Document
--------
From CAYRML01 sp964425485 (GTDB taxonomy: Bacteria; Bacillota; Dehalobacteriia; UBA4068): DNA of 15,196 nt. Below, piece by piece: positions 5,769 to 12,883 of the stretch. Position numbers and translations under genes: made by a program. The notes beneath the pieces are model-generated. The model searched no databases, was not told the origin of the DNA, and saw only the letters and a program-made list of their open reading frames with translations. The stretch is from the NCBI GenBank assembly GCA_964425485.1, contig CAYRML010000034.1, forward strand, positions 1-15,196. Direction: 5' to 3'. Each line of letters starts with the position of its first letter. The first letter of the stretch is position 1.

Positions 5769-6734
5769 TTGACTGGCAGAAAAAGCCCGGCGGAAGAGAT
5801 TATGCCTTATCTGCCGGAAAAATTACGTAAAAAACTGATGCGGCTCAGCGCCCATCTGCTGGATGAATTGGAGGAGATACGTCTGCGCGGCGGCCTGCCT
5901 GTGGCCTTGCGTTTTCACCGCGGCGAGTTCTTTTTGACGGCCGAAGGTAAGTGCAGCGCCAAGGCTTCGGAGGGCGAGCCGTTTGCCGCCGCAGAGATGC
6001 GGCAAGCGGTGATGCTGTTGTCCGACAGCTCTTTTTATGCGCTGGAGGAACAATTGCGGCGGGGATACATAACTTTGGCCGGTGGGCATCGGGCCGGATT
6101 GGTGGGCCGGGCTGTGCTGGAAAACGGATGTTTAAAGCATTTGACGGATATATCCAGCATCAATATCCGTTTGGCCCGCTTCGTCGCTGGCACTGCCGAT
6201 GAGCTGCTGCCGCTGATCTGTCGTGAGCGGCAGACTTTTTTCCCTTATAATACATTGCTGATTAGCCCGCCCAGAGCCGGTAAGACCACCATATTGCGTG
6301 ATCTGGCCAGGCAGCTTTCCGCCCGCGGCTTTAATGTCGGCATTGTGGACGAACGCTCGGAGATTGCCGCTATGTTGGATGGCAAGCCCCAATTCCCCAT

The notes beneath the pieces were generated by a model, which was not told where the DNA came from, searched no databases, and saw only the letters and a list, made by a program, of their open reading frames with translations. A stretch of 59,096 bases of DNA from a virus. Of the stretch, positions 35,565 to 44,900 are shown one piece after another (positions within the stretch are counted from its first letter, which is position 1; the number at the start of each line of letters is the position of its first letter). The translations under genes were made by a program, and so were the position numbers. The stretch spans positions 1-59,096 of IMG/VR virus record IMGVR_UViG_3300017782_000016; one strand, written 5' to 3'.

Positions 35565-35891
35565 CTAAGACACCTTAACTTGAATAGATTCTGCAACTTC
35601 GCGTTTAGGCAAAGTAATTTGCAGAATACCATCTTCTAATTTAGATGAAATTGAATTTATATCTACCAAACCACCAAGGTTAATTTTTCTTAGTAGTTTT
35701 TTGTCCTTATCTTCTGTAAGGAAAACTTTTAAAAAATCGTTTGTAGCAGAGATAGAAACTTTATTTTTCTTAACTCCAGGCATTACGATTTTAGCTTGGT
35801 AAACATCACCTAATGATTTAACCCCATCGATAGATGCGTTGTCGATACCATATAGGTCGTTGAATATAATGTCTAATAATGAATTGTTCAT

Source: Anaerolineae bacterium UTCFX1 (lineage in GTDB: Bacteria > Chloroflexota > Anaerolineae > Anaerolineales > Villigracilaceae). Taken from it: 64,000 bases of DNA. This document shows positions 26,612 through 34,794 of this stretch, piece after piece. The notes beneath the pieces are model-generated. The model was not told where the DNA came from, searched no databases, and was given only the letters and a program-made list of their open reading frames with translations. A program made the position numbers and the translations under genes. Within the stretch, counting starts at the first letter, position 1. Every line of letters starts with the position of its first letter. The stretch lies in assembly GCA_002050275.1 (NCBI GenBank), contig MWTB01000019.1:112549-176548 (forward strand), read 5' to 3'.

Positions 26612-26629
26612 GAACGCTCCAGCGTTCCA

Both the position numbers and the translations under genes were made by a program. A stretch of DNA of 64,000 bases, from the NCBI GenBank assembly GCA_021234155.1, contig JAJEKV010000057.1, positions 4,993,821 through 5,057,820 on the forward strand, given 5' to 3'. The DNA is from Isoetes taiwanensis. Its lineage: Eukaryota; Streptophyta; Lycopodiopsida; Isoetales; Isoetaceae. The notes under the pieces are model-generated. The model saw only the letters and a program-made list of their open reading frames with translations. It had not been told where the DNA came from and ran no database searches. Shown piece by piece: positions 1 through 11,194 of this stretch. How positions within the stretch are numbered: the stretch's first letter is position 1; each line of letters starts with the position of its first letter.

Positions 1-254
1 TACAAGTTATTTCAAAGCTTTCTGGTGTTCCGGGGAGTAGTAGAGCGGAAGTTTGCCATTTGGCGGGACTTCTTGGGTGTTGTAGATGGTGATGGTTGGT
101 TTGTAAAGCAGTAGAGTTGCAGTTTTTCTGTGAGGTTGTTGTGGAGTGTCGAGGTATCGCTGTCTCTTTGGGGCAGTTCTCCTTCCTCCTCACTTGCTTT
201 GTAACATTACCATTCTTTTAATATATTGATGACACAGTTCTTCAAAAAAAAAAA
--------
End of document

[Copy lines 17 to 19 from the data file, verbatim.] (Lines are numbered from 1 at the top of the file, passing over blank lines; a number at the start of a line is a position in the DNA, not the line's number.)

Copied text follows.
Positions 26612-26629
26612 GAACGCTCCAGCGTTCCA

Both the position numbers and the translations under genes were made by a program. A stretch of DNA of 64,000 bases, from the NCBI GenBank assembly GCA_021234155.1, contig JAJEKV010000057.1, positions 4,993,821 through 5,057,820 on the forward strand, given 5' to 3'. The DNA is from Isoetes taiwanensis. Its lineage: Eukaryota; Streptophyta; Lycopodiopsida; Isoetales; Isoetaceae. The notes under the pieces are model-generated. The model saw only the letters and a program-made list of their open reading frames with translations. It had not been told where the DNA came from and ran no database searches. Shown piece by piece: positions 1 through 11,194 of this stretch. How positions within the stretch are numbered: the stretch's first letter is position 1; each line of letters starts with the position of its first letter.